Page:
Cyathea dryopteroides is a small tree fern about 2 feet tall with a trunk of an inch in diameter. Fronds (technical name for fern leaves) are 3 feet long.
Several botanists have classified this species in the Alsophila genus, others in the Cyathea genus. In this information, we classify it as Cyathea, according to the most recent classification of the species. Like all ferns, this species reproduces by spores. Plants in state of reproduction as well as individuals of different sizes and in different stages of development have been observed. These two observations suggest that the species is reproducing and is incorporating more individuals to the population.
This fern grows only in the type of forest known as Delfin Forest, in the peaks of the highest mountains of the Cordillera Central Mountain Range in Puerto Rico. In this type of forest, trees are short in height, grow slowly, and have twisted branches and thick leaves. Many of these characteristics are related to environmental factors, such as wind exposure, precipitation and soil characteristics, among others. Some areas in this type of forest are made up almost exclusively of Mountain Palm, Prestoea montana. Cyathea grows in regions of Mountain Palms in the lower part of the forest, in the understory, which is less exposed to sun and wind.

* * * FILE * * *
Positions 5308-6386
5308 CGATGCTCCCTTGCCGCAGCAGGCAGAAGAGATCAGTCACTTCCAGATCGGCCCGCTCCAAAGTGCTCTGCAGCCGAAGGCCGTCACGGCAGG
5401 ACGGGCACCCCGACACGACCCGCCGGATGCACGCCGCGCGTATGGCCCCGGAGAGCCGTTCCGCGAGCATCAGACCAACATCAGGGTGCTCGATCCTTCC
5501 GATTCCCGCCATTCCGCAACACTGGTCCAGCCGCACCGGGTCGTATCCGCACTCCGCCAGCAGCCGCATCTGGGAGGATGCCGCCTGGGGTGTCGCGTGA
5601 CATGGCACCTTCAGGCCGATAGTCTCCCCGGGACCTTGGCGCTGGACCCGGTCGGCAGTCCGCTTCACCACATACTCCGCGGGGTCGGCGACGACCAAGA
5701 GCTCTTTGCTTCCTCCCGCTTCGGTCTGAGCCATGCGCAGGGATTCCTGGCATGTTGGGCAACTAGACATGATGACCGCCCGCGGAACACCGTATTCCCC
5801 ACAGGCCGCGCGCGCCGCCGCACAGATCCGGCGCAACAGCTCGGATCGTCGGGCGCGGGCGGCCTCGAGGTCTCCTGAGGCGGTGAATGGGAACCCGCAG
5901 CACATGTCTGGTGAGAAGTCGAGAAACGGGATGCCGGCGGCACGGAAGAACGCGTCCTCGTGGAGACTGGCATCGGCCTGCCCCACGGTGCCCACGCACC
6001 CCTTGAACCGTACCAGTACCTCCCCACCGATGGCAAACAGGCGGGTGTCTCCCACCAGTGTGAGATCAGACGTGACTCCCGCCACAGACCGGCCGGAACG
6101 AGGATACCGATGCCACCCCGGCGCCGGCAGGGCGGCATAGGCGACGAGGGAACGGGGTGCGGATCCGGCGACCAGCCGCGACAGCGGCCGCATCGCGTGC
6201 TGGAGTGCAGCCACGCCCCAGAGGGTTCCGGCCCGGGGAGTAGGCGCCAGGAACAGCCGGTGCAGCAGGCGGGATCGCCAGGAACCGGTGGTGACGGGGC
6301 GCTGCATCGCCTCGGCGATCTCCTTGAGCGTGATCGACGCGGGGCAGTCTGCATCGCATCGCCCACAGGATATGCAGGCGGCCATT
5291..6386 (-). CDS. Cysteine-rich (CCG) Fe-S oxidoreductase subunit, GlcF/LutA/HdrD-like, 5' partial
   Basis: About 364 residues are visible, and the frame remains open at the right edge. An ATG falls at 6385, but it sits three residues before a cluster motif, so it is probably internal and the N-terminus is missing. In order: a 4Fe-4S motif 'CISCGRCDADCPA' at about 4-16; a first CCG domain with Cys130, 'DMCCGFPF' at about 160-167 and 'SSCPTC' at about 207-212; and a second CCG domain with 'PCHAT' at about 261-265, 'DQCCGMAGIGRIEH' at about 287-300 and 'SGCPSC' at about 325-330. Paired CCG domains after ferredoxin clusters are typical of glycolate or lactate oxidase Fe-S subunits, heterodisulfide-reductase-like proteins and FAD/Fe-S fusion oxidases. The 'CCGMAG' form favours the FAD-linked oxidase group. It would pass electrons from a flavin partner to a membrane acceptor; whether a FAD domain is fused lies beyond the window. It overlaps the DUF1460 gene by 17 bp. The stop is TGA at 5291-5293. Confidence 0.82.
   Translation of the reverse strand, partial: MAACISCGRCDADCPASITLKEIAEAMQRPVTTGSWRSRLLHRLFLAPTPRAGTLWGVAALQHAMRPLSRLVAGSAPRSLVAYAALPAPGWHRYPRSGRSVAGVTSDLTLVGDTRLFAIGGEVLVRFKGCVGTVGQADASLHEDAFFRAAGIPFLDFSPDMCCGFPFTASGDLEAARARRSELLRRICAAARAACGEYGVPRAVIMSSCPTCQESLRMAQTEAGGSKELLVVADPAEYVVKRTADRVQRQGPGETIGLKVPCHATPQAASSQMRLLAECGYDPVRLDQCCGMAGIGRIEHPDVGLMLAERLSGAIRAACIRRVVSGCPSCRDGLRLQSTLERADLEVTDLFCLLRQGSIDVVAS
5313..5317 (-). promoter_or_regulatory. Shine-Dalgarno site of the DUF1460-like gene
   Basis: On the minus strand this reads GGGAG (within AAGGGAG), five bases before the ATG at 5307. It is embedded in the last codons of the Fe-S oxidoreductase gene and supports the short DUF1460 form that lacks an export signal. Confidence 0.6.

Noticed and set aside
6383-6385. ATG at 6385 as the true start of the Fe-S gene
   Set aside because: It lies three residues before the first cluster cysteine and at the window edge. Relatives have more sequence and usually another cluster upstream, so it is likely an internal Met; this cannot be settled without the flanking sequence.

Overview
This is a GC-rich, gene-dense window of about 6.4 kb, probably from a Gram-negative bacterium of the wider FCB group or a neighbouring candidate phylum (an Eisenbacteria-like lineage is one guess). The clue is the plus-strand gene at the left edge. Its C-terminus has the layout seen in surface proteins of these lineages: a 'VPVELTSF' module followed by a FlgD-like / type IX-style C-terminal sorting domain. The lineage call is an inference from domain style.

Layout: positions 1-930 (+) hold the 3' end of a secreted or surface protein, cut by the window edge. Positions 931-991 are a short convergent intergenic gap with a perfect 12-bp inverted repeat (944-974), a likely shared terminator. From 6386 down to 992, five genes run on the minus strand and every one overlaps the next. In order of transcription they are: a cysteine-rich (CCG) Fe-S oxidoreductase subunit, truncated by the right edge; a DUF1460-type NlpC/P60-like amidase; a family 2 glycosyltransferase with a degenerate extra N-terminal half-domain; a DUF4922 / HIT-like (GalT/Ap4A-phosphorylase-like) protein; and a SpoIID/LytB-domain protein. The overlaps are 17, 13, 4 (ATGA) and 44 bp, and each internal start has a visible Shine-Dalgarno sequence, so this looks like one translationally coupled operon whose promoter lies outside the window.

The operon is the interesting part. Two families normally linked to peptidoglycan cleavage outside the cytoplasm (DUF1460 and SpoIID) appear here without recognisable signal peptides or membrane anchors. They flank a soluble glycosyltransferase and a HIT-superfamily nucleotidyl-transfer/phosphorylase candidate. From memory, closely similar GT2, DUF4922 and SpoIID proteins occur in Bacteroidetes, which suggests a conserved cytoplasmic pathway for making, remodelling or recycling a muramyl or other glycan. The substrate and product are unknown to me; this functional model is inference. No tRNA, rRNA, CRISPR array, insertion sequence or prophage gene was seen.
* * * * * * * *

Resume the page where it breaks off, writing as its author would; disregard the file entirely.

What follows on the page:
This species is unique to Puerto Rico and grows at elevations over 2,700 feet. The species was discovered in Peñuelas in 1915. Later it was discovered in Monte Jayuya, Cerro Rosa in Ciales, and Mount Guilarte. It has not been seen recently in the town of Peñuelas and it is believed that the species disappeared there.
Cyathea dryopteroides is seriously threatened by the destruction of its habitat. Part of it has been modified by the construction of antennas and other communication installations in the highest peaks of our island. In previous years, several of our public forests have also been used as military training areas, human activity that seriously disturbs vegetation.
This plant was included in the list of endangered species in 1987. Because the habitat where the species is growing is very particular, the priority is to prevent its destruction. Through habitat protection we help solve this species` problem. It is important to prohibit certain human activities and limit others in places where there are Cyathea populations.
Proctor, G.R. 1989. Ferns of Puerto Rico and the U.S. Virgin islands. The New York Botanical Garden, New York.
U.S. Fish and Wildlife Service. 1990. Ilex cookie and Cyathea dryopteroides Recovery Plan. Atlanta, Georgia. 22 pp.
Autor: Grupo Editorial EPRL
Published: September 08, 2010.